All throughout the movie, Ripley's character develops, much more than it did in the first one. She is uncertain after returning to Earth, devastated and unbelieved by anybody (except, obviously, Burke). When she ends up on the military ship, she is the subject of ridicule, and even goes out of her way to insult the resident android, one of which apparently went berserk in the first film. None of her behavior ingratiates her with the crew, and she doesn't really care, either. As the crew moves to the planet, she waits in the background, still hoping that the communications problem with the colony is simply an antenna glitch. But after spending months in cryosleep and still finding no communications when they arrived, she's probably being naive. When things start to get desperate, as they find the colony empty and then find the aliens, and people start dying, she takes command. First she gives firm recommendations, then, as the chain of command starts to shrink, she gives orders. After what they see in the reactor, they have no problem taking orders from a civilian. She was, after all, the only one with previous experience.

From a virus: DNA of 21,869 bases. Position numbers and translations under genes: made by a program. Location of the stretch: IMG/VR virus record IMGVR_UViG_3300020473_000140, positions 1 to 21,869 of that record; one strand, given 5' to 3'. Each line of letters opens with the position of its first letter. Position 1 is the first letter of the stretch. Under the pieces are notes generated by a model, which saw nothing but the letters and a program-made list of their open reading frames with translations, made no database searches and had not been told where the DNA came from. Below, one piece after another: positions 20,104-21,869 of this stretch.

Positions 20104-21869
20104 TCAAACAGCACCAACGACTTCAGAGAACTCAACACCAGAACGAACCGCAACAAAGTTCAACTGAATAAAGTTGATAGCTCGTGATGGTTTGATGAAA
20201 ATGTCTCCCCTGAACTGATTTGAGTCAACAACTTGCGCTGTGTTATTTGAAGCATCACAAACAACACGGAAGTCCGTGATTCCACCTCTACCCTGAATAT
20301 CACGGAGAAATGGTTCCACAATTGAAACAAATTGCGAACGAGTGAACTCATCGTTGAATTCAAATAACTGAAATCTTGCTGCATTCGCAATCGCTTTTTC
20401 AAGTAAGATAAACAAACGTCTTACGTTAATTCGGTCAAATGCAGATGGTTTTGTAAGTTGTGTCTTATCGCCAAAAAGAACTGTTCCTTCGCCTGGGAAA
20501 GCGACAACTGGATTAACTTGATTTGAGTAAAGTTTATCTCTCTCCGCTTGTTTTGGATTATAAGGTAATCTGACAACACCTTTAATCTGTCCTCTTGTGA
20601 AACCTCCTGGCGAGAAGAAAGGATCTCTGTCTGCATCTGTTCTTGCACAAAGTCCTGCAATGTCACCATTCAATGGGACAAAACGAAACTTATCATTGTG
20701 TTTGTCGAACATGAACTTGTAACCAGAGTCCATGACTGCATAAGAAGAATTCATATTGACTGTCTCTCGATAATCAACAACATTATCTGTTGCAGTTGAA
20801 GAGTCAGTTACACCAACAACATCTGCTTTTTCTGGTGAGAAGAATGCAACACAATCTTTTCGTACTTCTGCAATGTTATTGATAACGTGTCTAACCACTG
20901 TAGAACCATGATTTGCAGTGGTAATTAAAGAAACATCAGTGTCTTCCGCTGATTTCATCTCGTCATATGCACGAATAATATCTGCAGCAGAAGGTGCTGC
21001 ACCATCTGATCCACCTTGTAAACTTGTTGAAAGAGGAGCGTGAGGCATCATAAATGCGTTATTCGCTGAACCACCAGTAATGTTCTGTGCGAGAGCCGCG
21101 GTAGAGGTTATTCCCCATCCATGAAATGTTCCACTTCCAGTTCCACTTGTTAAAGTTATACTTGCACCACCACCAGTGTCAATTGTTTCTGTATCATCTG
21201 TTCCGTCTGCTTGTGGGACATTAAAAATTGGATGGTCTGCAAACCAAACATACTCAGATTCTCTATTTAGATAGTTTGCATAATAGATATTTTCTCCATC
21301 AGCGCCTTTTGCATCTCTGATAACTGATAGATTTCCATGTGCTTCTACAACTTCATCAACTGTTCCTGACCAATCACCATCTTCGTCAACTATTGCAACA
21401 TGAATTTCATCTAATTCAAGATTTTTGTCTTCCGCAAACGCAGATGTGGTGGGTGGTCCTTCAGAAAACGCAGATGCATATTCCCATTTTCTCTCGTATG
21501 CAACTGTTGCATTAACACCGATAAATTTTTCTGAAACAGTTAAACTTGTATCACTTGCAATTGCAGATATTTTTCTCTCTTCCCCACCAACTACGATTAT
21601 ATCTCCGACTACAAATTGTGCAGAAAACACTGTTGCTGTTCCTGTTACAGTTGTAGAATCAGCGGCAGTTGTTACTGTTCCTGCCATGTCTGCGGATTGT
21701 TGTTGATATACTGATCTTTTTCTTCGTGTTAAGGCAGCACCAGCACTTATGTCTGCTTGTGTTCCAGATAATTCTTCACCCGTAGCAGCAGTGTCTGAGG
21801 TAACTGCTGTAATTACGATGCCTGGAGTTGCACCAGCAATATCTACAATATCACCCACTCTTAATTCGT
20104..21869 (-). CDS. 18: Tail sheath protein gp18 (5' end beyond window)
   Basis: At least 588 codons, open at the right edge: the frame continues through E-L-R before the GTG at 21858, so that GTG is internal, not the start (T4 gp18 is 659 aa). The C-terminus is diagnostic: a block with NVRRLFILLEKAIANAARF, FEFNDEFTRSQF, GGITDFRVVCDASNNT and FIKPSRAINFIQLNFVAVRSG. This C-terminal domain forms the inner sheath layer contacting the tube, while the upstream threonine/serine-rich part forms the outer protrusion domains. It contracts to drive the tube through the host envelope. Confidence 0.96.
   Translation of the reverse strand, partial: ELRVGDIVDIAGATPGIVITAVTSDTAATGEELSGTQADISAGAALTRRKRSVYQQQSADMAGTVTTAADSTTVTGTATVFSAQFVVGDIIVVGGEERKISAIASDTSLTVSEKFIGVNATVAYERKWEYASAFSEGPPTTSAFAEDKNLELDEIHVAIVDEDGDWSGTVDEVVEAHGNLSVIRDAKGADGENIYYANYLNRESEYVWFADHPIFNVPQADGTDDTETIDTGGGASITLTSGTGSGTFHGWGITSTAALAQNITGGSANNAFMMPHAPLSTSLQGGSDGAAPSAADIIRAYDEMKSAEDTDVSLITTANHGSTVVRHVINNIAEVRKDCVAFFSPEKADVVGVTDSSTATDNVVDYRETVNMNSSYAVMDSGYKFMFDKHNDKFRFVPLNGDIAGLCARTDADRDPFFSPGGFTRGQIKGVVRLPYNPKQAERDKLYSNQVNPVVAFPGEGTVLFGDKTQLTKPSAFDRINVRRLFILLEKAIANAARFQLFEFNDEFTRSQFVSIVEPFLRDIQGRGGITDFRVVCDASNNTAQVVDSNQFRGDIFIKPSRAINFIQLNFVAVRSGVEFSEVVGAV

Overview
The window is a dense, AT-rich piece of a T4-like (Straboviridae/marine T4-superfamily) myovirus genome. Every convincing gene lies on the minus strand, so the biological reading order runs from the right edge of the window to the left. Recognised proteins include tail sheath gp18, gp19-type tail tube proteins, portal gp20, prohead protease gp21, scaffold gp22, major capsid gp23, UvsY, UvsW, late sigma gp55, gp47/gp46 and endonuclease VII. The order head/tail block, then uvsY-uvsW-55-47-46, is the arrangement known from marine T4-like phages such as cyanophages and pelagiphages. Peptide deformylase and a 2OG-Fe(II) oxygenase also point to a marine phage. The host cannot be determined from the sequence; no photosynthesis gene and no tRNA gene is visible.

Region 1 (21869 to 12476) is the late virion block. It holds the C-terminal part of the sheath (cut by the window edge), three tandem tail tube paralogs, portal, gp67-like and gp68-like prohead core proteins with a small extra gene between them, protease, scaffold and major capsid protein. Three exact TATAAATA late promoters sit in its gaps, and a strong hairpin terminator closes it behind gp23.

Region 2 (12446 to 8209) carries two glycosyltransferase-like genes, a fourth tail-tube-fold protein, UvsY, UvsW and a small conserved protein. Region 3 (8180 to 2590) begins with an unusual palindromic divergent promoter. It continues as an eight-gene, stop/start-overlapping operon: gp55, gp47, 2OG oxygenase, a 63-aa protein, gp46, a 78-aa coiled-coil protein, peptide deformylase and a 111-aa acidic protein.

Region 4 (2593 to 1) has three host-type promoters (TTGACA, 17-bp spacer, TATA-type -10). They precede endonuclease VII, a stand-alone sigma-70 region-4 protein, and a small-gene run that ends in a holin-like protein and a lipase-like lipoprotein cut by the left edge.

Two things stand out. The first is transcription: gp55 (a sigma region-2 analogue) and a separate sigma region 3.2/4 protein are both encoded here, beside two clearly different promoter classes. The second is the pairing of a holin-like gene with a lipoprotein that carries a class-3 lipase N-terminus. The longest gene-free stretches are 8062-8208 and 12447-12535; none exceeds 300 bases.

They find the aliens, along with all the colonists, all cocooned, all with baby aliens incubating inside them. Presumably, if any of the colonists died during the incubation period, the aliens they carried also died. One woman still alive erupts with an alien, similar to the disgusting "birth" in the first film. If all the colonists were captured within days (as would seem logical, given the civilian nature of the colony and the speed with which the alien took over Ripley's ship in the first movie), then all the aliens would have been born around the same time, right? It seems that this lady was one of the last people captured.